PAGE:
Monday, 22 November 2010

Killing ME The More

As you may be aware, the 12th Lagos Book and Arts Festival (organised by the Committee For Relevant Art - CORA) was held in National Theater, Iganmu, Lagos, Nigeria from Friday 12th - Sunday 14 December, 2010.  On Sunday 14, Jelili Atiku protested against the current National Gallery of Art Bill (NGA Bill) through a performance he titled, NGA Bill…Kill Me the More. The Bill has becomes a symbol of social and political realism in Nigeria.

When the bill was brought to the Senate by Hon. Tunde Akogun, it reminds me of Guerrilla Action Group’s manifesto of January 10, 1970. The manifest said that Art is guilty of the worst sort of crime against human beings: silence. Art is satisfied with being an aesthetic/machinery, satisfied with being a continuum of itself and
its so-called history, while in fact, it has become the supreme instrument through which our repressive society idealizes its image. Art is used today to distract people from the urgency of their crises. Art is used today to force people to accept more easily the repression of big business. Museums and cultural institutions are the sacred temples where the artists who collaborate in such manipulations and cultivate such idealization are sanctified.

Jelili's concern in the performance was to express his personal and collective concerns over some bills in Nigerian Senate. Therefore, he wish to educate, appeal, urge and protest for change in the Nigerian socio-political lives.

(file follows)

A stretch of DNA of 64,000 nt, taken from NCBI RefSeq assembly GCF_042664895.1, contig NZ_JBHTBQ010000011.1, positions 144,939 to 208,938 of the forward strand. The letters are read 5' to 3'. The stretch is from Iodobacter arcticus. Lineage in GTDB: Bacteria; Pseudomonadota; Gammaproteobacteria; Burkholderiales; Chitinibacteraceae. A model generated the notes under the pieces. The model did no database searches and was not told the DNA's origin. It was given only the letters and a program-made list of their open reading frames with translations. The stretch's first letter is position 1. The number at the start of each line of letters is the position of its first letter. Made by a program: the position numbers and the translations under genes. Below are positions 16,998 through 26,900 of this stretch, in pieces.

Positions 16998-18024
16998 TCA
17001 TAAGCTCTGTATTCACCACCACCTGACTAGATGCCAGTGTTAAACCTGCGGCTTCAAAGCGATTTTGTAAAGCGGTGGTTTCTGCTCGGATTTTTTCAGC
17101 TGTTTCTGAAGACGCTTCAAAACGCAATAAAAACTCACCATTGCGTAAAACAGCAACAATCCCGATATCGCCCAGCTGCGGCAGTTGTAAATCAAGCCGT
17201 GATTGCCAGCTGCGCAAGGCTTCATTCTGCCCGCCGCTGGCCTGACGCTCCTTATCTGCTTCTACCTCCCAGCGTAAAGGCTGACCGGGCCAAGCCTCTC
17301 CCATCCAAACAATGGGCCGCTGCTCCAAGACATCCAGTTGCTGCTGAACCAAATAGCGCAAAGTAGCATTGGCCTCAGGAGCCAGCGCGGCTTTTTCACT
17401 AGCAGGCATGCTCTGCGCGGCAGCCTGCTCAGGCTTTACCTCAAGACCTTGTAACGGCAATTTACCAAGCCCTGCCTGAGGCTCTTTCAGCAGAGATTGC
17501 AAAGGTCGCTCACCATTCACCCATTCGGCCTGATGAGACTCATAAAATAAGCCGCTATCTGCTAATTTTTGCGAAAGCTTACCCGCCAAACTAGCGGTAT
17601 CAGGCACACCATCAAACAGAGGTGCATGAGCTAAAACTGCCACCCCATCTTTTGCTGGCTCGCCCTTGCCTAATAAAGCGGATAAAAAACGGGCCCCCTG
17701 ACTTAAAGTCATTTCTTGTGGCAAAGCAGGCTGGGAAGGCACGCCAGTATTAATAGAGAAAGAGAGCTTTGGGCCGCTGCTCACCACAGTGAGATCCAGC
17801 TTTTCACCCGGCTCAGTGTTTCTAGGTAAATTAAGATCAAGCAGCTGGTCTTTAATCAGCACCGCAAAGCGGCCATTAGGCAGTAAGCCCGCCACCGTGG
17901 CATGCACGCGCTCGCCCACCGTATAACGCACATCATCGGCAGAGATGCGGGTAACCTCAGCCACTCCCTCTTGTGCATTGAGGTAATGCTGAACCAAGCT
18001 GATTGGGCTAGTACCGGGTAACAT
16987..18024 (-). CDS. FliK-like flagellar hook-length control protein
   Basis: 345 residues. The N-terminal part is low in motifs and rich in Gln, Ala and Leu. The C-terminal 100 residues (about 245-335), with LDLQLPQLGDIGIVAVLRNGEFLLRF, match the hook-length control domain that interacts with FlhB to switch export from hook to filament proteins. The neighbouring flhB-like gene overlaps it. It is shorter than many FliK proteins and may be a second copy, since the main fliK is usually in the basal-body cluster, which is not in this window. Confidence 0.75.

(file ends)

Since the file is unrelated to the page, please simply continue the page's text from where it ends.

Here is the letter he addressed to members of the Senate. The letter was published in the performance information brochure.

14th November, 2010

From the Office of the Citizen

Open Letter to Members of National Assembly, Federal Republic of Nigeria

All Members,
Senate and House of Representatives,

Senator David Mark (GCON),
The Senate President; and

Dimeji Bankole (MON),
The Speaker

Dear Fellow Nigerians,

NGA Bill…Kill Me the More

It is saddened that as I write this letter you may not able to see and feel the problems I am going through.  There abound several visible and invisible barriers that have collectively pressurize my life as a Nigerian contemporary artists. Since 1998 when I completed National Youth Service; each day I grow grey hair as a sign of emotional infiltration that I have gone through in an attempt to survive as a Nigerian and as an artist.

I have felt the pains and effects of inequality and poverty since I was born. I see in every day that passed how Jose Ortega y Gasset’s views made in 1958 has been holding sway in our socio-political lives. As you may have read, Jose wrote in an article, titled “The New Mass”(published in Joseph Satin (1958), “Ideas in Context”, The Riverside Press, Cambridge, page 16) that “Today something very different is happening. If we observe the public life of the countries where the triumph of the masses has made most advance… we are surprised to find that politically they are living from day to day. The phenomenon is an extraordinarily strange one. Public authority is in the hand of a representative of the masses. These are so powerful that they have wiped out all opposition. They are in possession of power in such an unassailable manner that it would be difficult to find in history examples of a government so all-powerful as these are. And yet public authority – the Government- exists from hands to mouth, it does not offer itself as a frank solution for the future, it represents no clear announcement of the future, it does not stand out as the beginning of something whose development or evolution is conceivable. In short, it lives without any vital programme, any plan of existence. It does not know where it is going, because, strictly speaking, it has no fixed road, no predetermined trajectory before it. When such a public authority attempts to justify itself it makes no reference at all to the future”.